“Your mind is hell. Going beyond your mind is heaven,” states Osho.
In part 2 of her photo essay, Veena shares her discoveries about Huike, Sosan, Daoxin, Hongren, and Huineng.
In this new two-part photo essay, Veena reveals intriguing facts and legends about the eminent Six Zen Patriarchs.
Beloved Osho, Is there actually something to be heard? Or is it that as we refine our sense of listening, we are refined, and by the time we are able to listen totally, we are totally transformed?
An animation… “In today’s crazy world, it adds another useful tool to our mental toolbox.” Published in Off-Guardian on 11 April 2021.
Osho says, “You have to remember that wherever you are it is a holy land and whatever you are doing it is divine.”
In part 2 of her article, Veena explains the connections between kungfu and XinYiBa, and XinYiBa and the Gulun Kungfu Heritage.
Veena explores reasons why it is difficult to understand the mysterious philosophy of XinYiBa and attempts to explain it.
Deva Dosa contemplates miraculous healings and insights from an abundance of zoom offerings facilitated by the Osho Atlanta team and others.
“As near as I can tell, the only door we have left open to ourselves as a species is a mass-scale awakening,” writes Caitlin Johnstone. Published in SOTT on October 26, 2020.
An anecdote told by Osho where a monk became enlightened when he overheard a butcher say, ‘I never sell anything that is not the best.’
One of the excerpts from the 3-volume compilation, The Book: An Introduction to the Teachings of Bhagawan Shree Rajneesh, A-Z.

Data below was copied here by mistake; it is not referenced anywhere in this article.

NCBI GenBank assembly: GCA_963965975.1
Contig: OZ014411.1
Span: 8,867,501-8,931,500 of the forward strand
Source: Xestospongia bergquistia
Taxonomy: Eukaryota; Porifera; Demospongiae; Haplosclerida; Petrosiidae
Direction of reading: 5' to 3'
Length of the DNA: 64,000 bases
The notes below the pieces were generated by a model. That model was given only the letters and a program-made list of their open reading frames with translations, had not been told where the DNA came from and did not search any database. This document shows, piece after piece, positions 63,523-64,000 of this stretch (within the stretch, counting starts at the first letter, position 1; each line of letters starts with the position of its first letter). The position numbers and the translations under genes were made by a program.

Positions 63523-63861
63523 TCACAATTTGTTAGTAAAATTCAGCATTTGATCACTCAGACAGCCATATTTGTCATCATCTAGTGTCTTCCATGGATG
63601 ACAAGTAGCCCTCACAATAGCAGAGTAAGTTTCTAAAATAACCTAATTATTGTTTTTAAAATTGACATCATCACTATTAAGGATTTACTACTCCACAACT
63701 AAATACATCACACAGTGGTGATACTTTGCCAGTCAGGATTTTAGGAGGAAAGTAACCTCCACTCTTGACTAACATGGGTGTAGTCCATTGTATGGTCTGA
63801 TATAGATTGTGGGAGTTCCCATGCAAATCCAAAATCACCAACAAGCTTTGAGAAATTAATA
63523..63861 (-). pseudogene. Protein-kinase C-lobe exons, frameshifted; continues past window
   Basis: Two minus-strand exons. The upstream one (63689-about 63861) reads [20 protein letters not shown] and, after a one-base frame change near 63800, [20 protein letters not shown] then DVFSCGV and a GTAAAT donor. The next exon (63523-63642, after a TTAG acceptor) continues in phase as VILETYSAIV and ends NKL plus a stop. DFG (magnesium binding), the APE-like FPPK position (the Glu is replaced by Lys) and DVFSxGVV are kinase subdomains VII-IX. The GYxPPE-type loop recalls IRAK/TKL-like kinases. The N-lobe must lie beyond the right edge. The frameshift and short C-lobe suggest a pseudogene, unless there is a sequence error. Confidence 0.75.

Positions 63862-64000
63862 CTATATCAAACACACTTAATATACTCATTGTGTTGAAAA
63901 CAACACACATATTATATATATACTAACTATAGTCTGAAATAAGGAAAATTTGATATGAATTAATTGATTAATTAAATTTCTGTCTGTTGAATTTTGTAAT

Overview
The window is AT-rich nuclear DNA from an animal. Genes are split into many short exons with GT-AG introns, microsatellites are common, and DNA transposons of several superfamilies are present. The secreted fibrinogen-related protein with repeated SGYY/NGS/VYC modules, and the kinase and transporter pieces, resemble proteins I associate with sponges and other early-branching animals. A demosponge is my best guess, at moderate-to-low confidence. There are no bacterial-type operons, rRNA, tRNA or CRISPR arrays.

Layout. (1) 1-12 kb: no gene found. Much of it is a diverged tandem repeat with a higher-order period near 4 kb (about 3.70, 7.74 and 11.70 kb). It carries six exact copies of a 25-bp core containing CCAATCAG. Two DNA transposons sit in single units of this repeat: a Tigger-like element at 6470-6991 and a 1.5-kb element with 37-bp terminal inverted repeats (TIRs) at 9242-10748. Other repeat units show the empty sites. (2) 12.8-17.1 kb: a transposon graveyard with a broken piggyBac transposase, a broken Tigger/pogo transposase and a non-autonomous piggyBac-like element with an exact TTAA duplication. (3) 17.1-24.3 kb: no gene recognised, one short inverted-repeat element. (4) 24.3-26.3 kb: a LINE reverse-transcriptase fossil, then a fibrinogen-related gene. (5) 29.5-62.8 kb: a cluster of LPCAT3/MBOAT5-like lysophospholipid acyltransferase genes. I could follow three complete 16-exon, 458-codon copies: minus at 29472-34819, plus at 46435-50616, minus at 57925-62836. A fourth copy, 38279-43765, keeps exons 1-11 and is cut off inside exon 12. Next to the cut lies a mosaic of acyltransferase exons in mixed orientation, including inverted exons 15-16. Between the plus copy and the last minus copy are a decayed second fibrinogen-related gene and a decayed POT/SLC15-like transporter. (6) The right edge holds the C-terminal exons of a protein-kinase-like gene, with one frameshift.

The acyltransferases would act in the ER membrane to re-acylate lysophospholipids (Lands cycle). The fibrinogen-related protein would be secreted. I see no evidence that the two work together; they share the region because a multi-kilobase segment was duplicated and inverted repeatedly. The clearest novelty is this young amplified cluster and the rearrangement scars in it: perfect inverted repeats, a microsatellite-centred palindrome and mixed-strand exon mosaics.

One Zen monk is reported to have said – every morning of his life after his enlightenment, the first thing in the morning he would say was, “Osho!”
Osho says, “Maneesha has asked… Choosing the sutras for these discourses she is getting a little taste of Zen.”
Since the last century, Zen has become very famous all over the world, writes Keerti in The Asian Age. Published on April 1, 2019.
“The intelligent person stops creating, stops projecting and watches the mind so clearly that the mind cannot project anything. As the projections disappear, the world disappears,” says Osho.
Osho talks on the topic of ‘Zen Masters’: “Only in the absence of all activity, when you are relaxed to your very being, the door opens to all the mysteries of the world, all the miracles of existence.”
In his third essay on Zen, by means of an exquisite tour de force and employing many poems, Surendra unveils Ikkyū’s intriguing life in simple detail and unusual format.
In this essay, Surendra shows with the exquisite poems written by Ryōkan and Teishin a most delicate etheric and intimate love affair between Master and disciple.
Surendra’s portrait of the inspiring rebel monk who totally abandoned the rigid Zen organisation of his day, interspersed with delightful poems Ryōkan wrote along on his path.
“If you believe in God, you can believe in a witch, it is the same package. If you can believe in one kind of nonsense, you can believe in all kinds of nonsense,” states Osho. From our series 1001 Tales, compiled by Shanti.
Zen Walking – this meditation was recently held for the first time at Oshodham, Delhi, with enthusiastic participants. Kul Bhushan reports about their experiences.
Kaiyum reviews this very insightful and inspiring real-life book by Janwillem van de Wetering; “The numerous Zen stories are a delightful reminder of the clarity and simplicity of this approach to enlightenment and spiritual freedom.”
Now is my time. I don’t think anybody has spoken in a dentist’s chair. I feel privileged. I see buddhas envious of me.
According to Osho, sannyas is an art of meditation – i.e., be meditative, but be in the world, writes Keerti. Published in the Deccan Chronicle and Asian Age on March 28, 2016.
Pankaja films Zen Archer Bodhihanna at Osho Teerth Park and talks to her about her life as a child during WWII.
A documentary filmed during the final weeks before Dr. Richard (Rick) Linchitz succumbed to cancer on May 13, 2013.
The very aptly named Empty Mind Films company produces most unusual films showing a variety of methods from India, Tibet, China and Japan – from ayurveda to acupuncture, from martial arts to meditation, Tibetan Buddhism, yoga and Zen. Here an excerpt from a film on Zen: